In 1993, legislation was passed known as the Violence Against Women Act which had the purpose of helping law enforcement officers aid in domestic abuse calls as well as establishing protocols that help to keep domestic violence survivors safe. The month of October is referred to as Domestic Violence month to help raise awareness for survivors of domestic abuse. The color associated with domestic violence awareness and support is purple.

While it is difficult to pinpoint the causes of domestic violence, certain risk factors increase the likelihood that an individual would engage in this type of unsavory behavior. Risk factors that increase one's chances of domestically abusing another include lack of stable employment, alcohol use, witnessing domestic abuse in childhood, previous traumatic experiences, being a parent before the age of 21, low self-esteem, substance abuse, and male-dominant and hierarchical belief systems. While these factors do not always mean an individual will be abusive, it does accompany a higher risk that an individual with these characteristics is more likely to domestically abuse another person.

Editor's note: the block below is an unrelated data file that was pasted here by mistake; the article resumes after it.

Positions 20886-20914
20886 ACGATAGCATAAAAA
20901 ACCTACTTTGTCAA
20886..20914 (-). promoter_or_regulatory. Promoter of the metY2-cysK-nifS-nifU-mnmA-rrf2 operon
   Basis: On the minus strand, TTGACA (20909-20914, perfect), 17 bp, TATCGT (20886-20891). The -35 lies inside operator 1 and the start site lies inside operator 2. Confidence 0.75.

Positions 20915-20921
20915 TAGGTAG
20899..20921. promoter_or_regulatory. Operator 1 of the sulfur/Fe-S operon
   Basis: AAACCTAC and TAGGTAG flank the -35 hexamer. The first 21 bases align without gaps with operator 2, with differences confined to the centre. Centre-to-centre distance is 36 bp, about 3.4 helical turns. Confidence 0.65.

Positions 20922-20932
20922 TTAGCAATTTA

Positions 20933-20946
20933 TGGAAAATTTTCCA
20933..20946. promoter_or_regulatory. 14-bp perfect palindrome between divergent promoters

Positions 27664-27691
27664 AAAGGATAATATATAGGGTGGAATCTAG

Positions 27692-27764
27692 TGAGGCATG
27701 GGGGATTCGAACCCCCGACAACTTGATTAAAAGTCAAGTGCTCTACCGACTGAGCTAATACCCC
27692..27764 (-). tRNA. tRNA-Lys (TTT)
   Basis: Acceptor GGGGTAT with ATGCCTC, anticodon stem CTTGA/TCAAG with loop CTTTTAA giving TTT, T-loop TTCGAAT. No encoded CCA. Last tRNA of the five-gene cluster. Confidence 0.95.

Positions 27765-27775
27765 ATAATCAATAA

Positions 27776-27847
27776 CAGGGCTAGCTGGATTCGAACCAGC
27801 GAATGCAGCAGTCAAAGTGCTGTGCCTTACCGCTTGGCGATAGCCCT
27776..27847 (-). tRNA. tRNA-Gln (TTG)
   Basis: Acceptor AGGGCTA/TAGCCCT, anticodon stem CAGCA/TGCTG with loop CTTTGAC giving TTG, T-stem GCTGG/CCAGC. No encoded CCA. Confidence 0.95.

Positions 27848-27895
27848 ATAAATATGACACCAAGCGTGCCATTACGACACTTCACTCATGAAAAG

Domestic violence does not always require physical abuse to occur. There are many forms of abuse that fall under the umbrella of intimate partner violence. This includes physical abuse, sexual abuse and rape, psychological abuse, emotional abuse, financial abuse, and technological abuse.

Signs of Domestic Violence

There are many signs of someone experiencing domestic violence, which may include, but are not limited to:

  • Any type of physical abuse